PJ Harvey – “You Come Through”
My affection for this film lies in what I would consider to be a mirror depiction of my experience in the Honors Chorale in high school. My chorus director was a man named Ed Riddick who was almost abusive in his tutelage, and everyone in Chorale would often have to stay after school for three to four hours because a single tenor couldn’t get a sequence of notes right in one song. I loved participating in Chorale because we traveled the country to compete in various tournaments and even sung at the Kennedy Center in Washington, DC where we won top honors. And even then Mr. Riddick found something wrong with the performance.
I was stunned at how thoroughly this movie manages to portray this dynamic and have cautioned anyone who watches it that they may come away sporting a few bruises.
I find it ironic that Marlo would want to watch this movie with me not even two weeks after I had solved a crippling case of vertigo that had been terrorizing me since January. At the end of December I suffered an injury to my left knee while trying to get out of the car on a drive back from Los Angeles. I slipped on some ice just outside of Cedar City, and then a month later I was in the backseat of the same car when the driver slammed on his brakes unexpectedly. My head snapped back in such a violent way that I felt as if I had just stumbled off one of those god awful spinning teacup rides at Disneyland.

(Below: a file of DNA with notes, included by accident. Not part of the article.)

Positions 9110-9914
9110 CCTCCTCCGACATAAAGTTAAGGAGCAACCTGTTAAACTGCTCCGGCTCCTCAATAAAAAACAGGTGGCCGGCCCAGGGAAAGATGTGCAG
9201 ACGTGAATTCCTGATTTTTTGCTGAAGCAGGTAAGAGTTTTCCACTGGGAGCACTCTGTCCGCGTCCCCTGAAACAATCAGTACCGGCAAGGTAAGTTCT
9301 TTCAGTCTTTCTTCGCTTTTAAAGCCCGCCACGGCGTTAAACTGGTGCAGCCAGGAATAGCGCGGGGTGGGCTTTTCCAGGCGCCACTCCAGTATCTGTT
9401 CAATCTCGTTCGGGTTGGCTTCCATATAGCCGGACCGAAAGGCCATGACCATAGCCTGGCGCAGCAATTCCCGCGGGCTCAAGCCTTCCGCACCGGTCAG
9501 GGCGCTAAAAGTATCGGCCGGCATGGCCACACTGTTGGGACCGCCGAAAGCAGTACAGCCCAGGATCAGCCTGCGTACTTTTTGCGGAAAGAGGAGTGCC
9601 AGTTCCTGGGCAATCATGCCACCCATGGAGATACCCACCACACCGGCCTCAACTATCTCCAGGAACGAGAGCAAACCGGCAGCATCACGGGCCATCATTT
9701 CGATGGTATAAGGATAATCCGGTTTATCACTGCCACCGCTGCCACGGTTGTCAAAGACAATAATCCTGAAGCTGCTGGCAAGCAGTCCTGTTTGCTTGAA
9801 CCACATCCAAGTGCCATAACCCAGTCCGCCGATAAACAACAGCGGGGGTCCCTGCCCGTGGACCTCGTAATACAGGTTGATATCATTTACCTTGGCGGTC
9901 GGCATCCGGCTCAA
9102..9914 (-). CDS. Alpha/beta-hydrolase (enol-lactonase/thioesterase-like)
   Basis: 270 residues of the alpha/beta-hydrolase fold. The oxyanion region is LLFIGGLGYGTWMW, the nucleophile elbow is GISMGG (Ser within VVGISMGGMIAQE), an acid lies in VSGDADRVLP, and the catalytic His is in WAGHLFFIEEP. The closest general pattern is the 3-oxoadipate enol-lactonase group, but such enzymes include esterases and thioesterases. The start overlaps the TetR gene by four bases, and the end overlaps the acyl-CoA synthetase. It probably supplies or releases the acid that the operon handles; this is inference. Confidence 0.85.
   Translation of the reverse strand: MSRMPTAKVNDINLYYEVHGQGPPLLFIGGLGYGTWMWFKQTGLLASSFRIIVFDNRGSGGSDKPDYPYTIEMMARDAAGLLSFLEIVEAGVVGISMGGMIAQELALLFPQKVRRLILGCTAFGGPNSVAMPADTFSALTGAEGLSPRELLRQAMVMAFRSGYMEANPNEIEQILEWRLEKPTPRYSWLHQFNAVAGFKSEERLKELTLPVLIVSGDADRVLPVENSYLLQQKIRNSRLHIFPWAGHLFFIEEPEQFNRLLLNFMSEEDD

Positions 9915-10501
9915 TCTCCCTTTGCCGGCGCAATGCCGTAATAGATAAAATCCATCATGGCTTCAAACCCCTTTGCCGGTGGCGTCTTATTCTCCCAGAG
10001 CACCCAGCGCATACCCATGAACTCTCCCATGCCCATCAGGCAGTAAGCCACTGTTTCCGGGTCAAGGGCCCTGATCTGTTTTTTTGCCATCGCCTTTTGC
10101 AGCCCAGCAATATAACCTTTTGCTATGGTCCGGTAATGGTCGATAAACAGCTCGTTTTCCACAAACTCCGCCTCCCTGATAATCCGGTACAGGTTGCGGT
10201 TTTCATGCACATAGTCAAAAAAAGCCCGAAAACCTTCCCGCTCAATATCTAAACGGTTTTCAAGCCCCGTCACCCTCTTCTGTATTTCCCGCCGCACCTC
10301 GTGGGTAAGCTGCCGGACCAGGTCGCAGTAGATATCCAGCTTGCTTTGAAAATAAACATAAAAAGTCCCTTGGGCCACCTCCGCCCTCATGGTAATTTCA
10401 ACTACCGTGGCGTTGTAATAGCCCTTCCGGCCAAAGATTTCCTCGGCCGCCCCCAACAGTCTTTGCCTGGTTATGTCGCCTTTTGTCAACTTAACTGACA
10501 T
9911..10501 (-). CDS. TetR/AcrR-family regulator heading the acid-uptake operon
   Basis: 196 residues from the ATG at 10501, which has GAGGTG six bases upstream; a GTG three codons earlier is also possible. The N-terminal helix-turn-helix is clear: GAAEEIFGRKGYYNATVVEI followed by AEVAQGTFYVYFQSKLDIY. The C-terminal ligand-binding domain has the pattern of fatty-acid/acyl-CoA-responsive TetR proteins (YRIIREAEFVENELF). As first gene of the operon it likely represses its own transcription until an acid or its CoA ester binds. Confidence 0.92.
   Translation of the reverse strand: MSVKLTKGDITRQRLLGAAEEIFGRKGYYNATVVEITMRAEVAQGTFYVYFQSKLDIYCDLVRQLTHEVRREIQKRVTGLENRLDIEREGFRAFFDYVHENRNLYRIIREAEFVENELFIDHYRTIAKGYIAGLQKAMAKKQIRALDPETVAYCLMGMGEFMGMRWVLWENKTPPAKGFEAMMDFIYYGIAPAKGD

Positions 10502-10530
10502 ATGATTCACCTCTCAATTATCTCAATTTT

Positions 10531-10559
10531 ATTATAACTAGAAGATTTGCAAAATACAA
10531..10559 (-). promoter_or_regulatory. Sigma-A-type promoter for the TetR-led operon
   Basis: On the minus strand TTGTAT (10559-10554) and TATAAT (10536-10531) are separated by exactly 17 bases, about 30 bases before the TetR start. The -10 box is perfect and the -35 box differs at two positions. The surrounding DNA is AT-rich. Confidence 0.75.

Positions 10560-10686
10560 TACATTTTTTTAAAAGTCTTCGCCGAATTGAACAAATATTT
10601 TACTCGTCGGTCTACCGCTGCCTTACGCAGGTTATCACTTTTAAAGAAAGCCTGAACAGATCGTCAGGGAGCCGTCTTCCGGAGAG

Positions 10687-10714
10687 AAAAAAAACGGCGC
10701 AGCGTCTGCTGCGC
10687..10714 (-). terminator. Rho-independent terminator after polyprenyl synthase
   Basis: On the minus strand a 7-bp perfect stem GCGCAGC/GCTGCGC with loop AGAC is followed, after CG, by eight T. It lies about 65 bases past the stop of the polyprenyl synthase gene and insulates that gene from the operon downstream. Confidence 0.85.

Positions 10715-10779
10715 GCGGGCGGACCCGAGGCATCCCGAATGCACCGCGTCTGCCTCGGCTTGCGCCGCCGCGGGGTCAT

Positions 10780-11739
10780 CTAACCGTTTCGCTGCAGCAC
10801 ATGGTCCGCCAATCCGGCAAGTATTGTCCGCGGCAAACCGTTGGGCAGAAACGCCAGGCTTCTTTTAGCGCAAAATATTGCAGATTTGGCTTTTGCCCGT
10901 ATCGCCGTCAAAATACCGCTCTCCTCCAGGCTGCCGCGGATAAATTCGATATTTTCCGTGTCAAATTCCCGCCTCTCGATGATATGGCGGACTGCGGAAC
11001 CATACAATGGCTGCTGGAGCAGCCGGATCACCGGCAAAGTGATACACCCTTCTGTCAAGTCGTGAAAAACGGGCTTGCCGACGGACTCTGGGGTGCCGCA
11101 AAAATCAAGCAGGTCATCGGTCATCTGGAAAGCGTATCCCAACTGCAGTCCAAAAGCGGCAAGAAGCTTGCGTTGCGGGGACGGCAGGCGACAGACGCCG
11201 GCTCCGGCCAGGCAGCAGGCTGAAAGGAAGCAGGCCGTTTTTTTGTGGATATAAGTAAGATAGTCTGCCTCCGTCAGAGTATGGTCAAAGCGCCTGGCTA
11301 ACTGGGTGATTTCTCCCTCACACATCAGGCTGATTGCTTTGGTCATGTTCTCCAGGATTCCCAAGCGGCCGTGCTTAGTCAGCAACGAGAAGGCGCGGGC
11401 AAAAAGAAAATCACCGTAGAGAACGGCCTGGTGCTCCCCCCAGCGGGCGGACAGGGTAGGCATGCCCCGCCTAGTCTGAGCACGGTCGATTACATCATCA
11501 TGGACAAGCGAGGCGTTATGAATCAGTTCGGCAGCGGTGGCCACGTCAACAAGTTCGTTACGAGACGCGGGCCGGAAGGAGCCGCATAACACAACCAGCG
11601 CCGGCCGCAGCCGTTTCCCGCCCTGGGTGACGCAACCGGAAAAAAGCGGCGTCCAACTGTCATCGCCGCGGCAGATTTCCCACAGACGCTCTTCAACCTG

This next song was introduced to me by my friend Shandon Fowler, one of my best friends from my dot com days in Los Angeles.
Prinze George – “Wingspan”
Coincidentally, I happened to be tapering off of a benzodiazepine at the time, one that I had been taking for almost 13 years as prescribed to me by my psychiatrist. A different doctor told me to take myself off of this drug without alerting me to the fact that tapering off of a “benzo” is dangerous when attempted without the help of a professional. I stopped taking this drug over the course of two weeks and the withdrawal sent my entire body into a tailspin. I got hit in the head with the Bible of Withdrawal Symptoms:
• lack of coordination
• inability to concentrate
• dull aches and pains
• hypersensitivity to touch
• blurred vision
• sensory overload
• problems speaking
• heart palpitations
• brittle nails
• restless leg syndrome